Discover more from Steady Beats | Matt Tillotson
[SB 216] Giving in to your nature
I’m Matt, and welcome to Steady Beats. If you like to walk for a better life, and also like Dire Straits’ “Walk of Life,” you just might like this newsletter.
I think about this clip from David Perell often, on surrendering to our nature:
Two questions come to mind:
How do we continue to push into our own nature at midlife when we have a lifetime of programming and outside expectations to overcome?
How does one lean into our nature without using it as an excuse for shoddy performance in some areas?
What is the mythical “Work-Life Balance” but a constant juggling of competing pressures and priorities? Surrendering to our nature may mean little more than choosing the right objects to juggle. If you’re not good with fire, avoid the torches. Juggle some bowling pins.
For example: twice now, I’ve had the intention to my get my personal training certification. Twice, I’ve failed because I lost interest in the material.
I don’t care about the science behind exercise, really. Knowing every muscle group? Huge yawn. The science of burning energy and muscle growth? Don’t care.
When it comes to fitness, what I care about is finding workouts I and others will stick with, based on personality and interests. I like trying stuff, little experiments with different routines, and watching the outcomes. Not so much the scientific details behind it all.
As to the second question, I’m not great at math. That doesn’t mean I get to just punt on financials in business, even if it’s not my nature.
Surrendering to our nature, carving out more space for what we love most and are best at, is a long road. There is some doubling back involved.
Keep moving towards it. Steady Beats.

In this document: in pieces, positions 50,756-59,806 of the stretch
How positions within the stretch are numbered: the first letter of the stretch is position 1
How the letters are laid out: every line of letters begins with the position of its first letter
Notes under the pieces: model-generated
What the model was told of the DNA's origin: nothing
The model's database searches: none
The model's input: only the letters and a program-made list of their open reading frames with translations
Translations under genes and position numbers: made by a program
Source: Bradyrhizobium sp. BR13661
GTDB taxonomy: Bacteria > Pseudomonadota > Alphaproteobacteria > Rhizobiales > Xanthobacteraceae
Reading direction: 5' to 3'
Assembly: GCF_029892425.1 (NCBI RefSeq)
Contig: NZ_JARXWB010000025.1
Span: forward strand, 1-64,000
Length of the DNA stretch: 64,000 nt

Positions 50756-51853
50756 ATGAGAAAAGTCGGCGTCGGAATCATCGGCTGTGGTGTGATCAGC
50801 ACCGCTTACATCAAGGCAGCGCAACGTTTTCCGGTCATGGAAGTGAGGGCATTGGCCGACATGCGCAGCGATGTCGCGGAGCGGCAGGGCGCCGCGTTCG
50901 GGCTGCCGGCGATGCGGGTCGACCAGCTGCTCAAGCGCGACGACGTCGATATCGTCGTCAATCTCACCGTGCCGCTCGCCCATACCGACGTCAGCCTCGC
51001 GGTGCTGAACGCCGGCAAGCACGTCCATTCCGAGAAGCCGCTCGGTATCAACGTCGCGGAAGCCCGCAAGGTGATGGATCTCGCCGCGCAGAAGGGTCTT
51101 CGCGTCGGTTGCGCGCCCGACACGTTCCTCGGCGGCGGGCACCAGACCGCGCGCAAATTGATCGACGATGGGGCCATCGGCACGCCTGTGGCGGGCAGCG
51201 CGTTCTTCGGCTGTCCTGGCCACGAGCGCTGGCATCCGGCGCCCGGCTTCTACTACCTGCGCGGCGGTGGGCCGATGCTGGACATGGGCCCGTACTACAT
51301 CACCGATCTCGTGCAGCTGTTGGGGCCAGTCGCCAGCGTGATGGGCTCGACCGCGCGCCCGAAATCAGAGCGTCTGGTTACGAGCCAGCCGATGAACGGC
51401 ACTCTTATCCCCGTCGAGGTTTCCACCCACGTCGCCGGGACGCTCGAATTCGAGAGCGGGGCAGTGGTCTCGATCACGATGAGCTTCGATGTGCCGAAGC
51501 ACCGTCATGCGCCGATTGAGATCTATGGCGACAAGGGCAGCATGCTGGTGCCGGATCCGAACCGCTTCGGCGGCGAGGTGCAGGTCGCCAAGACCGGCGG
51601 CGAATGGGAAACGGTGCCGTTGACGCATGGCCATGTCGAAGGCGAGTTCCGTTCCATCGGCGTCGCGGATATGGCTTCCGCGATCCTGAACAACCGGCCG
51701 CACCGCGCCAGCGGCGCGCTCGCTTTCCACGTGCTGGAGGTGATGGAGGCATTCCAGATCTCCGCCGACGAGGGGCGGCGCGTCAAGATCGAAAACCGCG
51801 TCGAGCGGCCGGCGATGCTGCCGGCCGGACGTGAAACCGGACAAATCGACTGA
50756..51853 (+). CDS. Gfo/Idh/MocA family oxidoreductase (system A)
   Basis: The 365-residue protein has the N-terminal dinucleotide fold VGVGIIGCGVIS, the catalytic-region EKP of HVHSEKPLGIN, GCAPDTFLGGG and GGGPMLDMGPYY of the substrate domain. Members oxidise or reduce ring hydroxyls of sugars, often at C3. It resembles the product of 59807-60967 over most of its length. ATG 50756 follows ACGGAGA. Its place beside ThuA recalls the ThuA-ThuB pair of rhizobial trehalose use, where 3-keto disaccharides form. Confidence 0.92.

What else made me think this week
More cardio with age, not less
I half agree.
When it comes to strength training, I think we need more recovery time as we age. So lifting every day, for example, is a bad idea in middle age and beyond. (Probably. I don’t know you or your situation.) Muscles grow during the rest and repair phase. We need more of that as we get older.
But when it comes to “Zone 2” (i.e., slow) cardio, more seems to be better with almost no diminishing returns. I’ve really ramped mine up in last few months, trying to get in at at least an hour and day. On non-lifting days, I often getting in both a morning session and a short second evening session. These are luxuries of ditching my two-hour commute for a home-based role.
We have to fight to preserve our VO2 Max in middle age. That means more easy cardio work. Sorry, I don’t make the rules.
Mastery requires obsession
At Write of Passage, we talk a lot about “Personal Monopoly” — developing a unique niche for your writing based on your experiences and interests. Finding this intersection allows you to compete in a field of one, find just the right audience, and flourish in a way no one else could but you.
So if you’re trying to figure out what to write about, think about what you can’t stay away from. What are the topics you come back to again and again?
For me it’s fitness, sports, 80s music and pop culture. For you it’s probably something very different.
But focusing on ideas and activities you feel profoundly connected to means you don’t need brute force to master them. You’ll be pulled along, with no need to push.
Look for that ease. Find the pull and follow it, and spend less time pushing.
Thank you for reading.
Let’s keep the Steady Beats going. 💚
If you enjoyed this edition, would you mind giving the heart below a click?